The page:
Don’t tell me your teacher assigned a book report on Queenie and Arthur! And now you’ve come here for help. Maybe even in hope of a book report actually written by the author of the book himself, and therefore bound to be the right stuff. But guess what: my school days are over! I never have to do another book report in my life. Or figure out when two trains starting from X and Y will meet, or any of that stuff. I laugh at X and Y!
Sorry about the book report. I never meant to add to your burden. First and foremost – as in any novel, in my opinion – the Queenie and Arthur books are meant to entertain. A writer of fiction can do all sorts of other things, too, but if no one’s entertained enough to keep turning the pages, what have you got? A tree falling in the forest. That’s what you’ve got - as in that old problem in philosophy: if a tree falls in the forest with no one around to hear it, how do you know it made a sound? Arthur can hear that falling tree from a long way off, by the way, much farther than you, although he might not know what happened. Queenie can hear it, too, and know the cause, but she finds the whole subject boring.
People say, “How did you get in the minds of a dog and a cat?” And the answer is what I just hinted at: the imagination. It’s the most powerful of all the writing tools, more than vocab, or sentence structure, or grammar. I believe that all of us are born with an imagination. And, like a muscle, you can make it stronger by using it. For muscles, you can pump iron. For the imagination, you can sit in the shade and let your mind wander. When you get good at it, you can make your mind wander in the direction you want it to.
I hear you: none of this helps on the book report. Okay. Here’s a little crumb. Before you write anything, step back and ask yourself: What is this about? What do I want to say? What is the engine that will drive this book report, story, or novel? In the case of the Queenie and Arthur mysteries, it’s a two-stroke engine. Stroke one is their rivalry. Stroke two is their love of the Reddy family – Harmony, Bro, and Mom – and life at the Blackberry Hill Inn in the Green Mountains of Vermont.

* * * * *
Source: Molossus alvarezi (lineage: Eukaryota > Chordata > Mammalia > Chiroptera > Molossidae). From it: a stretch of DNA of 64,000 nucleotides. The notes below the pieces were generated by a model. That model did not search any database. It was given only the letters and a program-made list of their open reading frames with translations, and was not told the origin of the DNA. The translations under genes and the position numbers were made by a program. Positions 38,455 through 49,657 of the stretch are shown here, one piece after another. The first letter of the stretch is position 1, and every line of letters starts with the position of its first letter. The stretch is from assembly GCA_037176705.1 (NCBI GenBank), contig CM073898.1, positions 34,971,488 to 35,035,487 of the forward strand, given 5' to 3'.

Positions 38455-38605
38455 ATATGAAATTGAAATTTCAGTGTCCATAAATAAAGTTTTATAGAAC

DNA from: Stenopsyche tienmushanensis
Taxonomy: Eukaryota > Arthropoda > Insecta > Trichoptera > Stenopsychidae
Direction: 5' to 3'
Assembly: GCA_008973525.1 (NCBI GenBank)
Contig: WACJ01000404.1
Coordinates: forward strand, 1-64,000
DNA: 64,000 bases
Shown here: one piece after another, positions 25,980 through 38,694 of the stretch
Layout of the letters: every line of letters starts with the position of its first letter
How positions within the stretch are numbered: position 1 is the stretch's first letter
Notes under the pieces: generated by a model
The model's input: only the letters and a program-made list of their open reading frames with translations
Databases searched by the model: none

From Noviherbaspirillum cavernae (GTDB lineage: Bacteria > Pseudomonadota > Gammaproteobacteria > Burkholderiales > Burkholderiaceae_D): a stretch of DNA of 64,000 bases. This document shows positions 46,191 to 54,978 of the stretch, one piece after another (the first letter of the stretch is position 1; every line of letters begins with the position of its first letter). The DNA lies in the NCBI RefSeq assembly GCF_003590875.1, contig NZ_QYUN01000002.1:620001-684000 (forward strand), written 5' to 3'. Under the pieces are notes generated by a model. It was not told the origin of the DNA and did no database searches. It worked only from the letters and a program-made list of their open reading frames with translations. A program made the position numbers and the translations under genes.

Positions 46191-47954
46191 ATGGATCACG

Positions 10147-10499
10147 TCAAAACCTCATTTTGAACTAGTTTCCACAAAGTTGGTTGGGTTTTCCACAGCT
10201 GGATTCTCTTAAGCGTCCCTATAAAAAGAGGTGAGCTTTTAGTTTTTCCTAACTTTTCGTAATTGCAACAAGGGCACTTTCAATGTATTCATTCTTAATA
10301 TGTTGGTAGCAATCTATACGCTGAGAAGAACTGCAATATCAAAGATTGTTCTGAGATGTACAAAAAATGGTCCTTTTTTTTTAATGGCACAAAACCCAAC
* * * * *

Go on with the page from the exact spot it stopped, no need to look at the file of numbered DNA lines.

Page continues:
And here’s something the other kids might not know. The vs. in the book titles stands for versus, meaning against. It’s originally a Latin word meaning towards – in other words, towards conflict. Looping in a little Latin is guaranteed to raise your grade every time! Try it and see.
Peter Abrahams (aka Spencer Quinn)
Ruff vs. Fluff (A Queenie and Arthur Novel)
Coming out March 26, 2019
From the outside, Queenie the cat and Arthur the dog appear to have a lot in common. Both pets live in the charming Blackberry Hill inn. They both love their humans, twins Harmony and Bro. They both have a fondness for sausage.
But that doesn’t change the fact that they are mortal enemies.
Goofy, big-hearted Arthur loves everyone he’s ever met . . . except the snobby, scheming cat who’s devoted her life to ruining his. Queenie is a bit choosier. And who can blame her? When you’re brilliant AND exquisitely beautiful, you can’t be expected to rub tails with commoners. Especially not slobbery dogs. But when the twins’ beloved cousin is framed for murder, Queenie and Arthur must work together to clear his name . . . something Queenie finds distasteful. Can two enemies put aside their differences long enough to solve the mystery?